Pilot Study for the Characterization of the Mississippi River Valley Alluvial Aquifer near Money, Mississippi

Monday, December 4, 2017: 5:10 p.m.
Ryan Adams , Lower-Mississippi Gulf Water Science Center, U.S. Geological Survey, Nashville, TN
JR Rigby, PhD , USDA-ARS, Oxford, MS
Wade Kress , Lower Mississippi-Gulf Water Science Center, U.S. Geological Survey, Nashville, TN
Andy Kass , Crustal Geophysics and Geochemistry Science Center, U.S. Geological Survey, Lakewood, CO
Burke Minsley , Crustal Geophysics and Geochemistry Science Center, U.S. Geological Survey, Lakewood, CO

The Mississippi River Valley alluvial (MRVA) aquifer is a near-surface aquifer system used to supply irrigation for agriculture across the Mississippi Alluvial Plain. In 2016, the U.S. Geological Survey (USGS) conducted a pilot study to demonstrate the use of surface-geophysical methods for delineation of near-surface geologic features, characterization of alluvial aquifer properties, and evaluation of surface water/groundwater exchange in the MRVA. The area chosen for this pilot was a 100-acre plot in Money, Mississippi. The study approach integrated waterborne and terrestrial resistivity measurements with nuclear magnetic resonance (NMR) soundings to develop a three-dimensional geoelectrical model of the site. Combining the results of all three methods into a three-dimensionally model improves the resolution of all of the techniques and enhances the characterization of aquifer properties. This integrated approach helped define the 100-150 feet of the sand and gravel aquifer and the contact of the underlying clay-confining unit. Shallow terrestrial-resistivity surveys confirmed that the clay-rich loam at the land surface continues as a clay-rich alluvial deposit approximately 25-50 feet thick beneath the southern portion of the study area. The presence of this relatively impermeable layer above the alluvial aquifer has the potential to limit vertical recharge from precipitation or irrigation. The NMR survey was used to determine that the aquifer materials have an effective porosity of between 15 and 25% with two-thirds of the porosity consisting of mobile water that is unbound to fine-grained materials. Comparisons of the waterborne- and terrestrial-resistivity surveys were used to identify that a hydraulic connection or potential for water exchange, between the Tallahatchie River and the MRVA is possible. These geophysical observations provide a more accurate understanding of the local hydraulic properties and hydrology of the MRVA aquifer at this site, and will contribute new data to constrain a regional, numerical groundwater model.
Ryan Adams, Lower-Mississippi Gulf Water Science Center, U.S. Geological Survey, Nashville, TN
Ryan Adams is a Hydrologist specializing in the application of geophysics to hydrologic and ecological problems. In the past these topics have included: The design of an underwater pressure field to prevent the migration of Asian carp, monitoring of construction vibrations impacting endangered bats in Mammoth Cave National Park, water quality and aquifer tests at a USACE confined disposal facility, and the reinterpretation of archived geophysical records with new processing techniques.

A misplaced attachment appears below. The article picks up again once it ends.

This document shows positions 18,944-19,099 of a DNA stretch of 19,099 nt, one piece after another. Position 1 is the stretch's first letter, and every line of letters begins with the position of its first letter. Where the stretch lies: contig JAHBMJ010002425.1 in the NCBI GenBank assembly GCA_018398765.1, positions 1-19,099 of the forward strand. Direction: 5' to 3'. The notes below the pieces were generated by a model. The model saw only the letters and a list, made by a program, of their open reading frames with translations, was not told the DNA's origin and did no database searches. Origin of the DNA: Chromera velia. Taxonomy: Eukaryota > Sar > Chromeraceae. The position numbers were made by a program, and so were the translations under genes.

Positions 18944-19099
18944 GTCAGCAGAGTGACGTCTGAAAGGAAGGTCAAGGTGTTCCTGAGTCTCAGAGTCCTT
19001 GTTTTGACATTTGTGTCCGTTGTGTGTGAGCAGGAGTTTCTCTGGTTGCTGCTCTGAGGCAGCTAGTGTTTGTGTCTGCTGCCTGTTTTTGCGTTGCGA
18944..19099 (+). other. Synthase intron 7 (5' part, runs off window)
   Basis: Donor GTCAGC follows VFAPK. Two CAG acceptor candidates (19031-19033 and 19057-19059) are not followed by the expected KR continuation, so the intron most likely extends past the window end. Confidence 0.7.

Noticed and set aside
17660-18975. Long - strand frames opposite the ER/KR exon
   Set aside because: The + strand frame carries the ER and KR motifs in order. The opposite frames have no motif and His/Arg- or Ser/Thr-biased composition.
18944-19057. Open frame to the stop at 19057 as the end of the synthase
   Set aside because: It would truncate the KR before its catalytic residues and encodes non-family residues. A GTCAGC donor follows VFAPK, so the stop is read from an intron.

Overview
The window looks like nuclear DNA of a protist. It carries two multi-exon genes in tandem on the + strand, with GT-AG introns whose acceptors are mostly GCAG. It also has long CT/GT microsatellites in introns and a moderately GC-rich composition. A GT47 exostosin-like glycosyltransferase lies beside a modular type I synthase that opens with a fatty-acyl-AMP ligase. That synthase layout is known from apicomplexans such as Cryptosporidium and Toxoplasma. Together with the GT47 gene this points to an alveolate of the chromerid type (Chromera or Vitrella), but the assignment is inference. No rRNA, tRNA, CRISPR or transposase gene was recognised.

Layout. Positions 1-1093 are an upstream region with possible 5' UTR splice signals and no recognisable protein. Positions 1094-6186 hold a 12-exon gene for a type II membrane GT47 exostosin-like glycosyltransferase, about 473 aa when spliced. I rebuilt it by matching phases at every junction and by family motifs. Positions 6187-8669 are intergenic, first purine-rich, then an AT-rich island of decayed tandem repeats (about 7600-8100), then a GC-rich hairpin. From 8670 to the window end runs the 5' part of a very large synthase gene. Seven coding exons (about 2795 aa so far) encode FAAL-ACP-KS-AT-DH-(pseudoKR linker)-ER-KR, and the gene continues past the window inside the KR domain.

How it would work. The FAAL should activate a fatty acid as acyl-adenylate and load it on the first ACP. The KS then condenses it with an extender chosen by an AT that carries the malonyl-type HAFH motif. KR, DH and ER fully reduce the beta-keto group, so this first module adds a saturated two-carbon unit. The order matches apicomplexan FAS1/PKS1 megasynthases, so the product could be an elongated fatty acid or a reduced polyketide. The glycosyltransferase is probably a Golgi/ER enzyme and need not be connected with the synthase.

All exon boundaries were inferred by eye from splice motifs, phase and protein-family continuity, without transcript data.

JR Rigby, PhD, USDA-ARS, Oxford, MS
The primary focus of Dr. James Rigby's research program is surface-groundwater interactions and water resources in the Lower Mississippi River Basin including the hydraulic connections of alluvial streams such as the Sunflower and Tallahatchie Rivers with the underlying aquifer, regional characterization of aquifer isotopic composition, exploratory work on artificial recharge scenarios by direct well injection, the development of simplified mathematical models relevant to agriculture including the dynamics of water-controlled agro-ecosystems and surface controls on the initiation of convective precipitation.


Wade Kress, Lower Mississippi-Gulf Water Science Center, U.S. Geological Survey, Nashville, TN
Wade Kress has been a hydrologist for the U.S. Geological Survey since 1996. He has a BS in geology from Louisiana Tech University and is currently working on an MSc in petroleum geosciences at the Petroleum Institute in Abu Dhabi. Wade has worked throughout the United States as well as the United Arab Emirates on environmental and hydrogeologic framework projects specializing in the application of hydrogeophysics


Andy Kass, Crustal Geophysics and Geochemistry Science Center, U.S. Geological Survey, Lakewood, CO
Geophysicist


Burke Minsley, Crustal Geophysics and Geochemistry Science Center, U.S. Geological Survey, Lakewood, CO
Research Geophysicist


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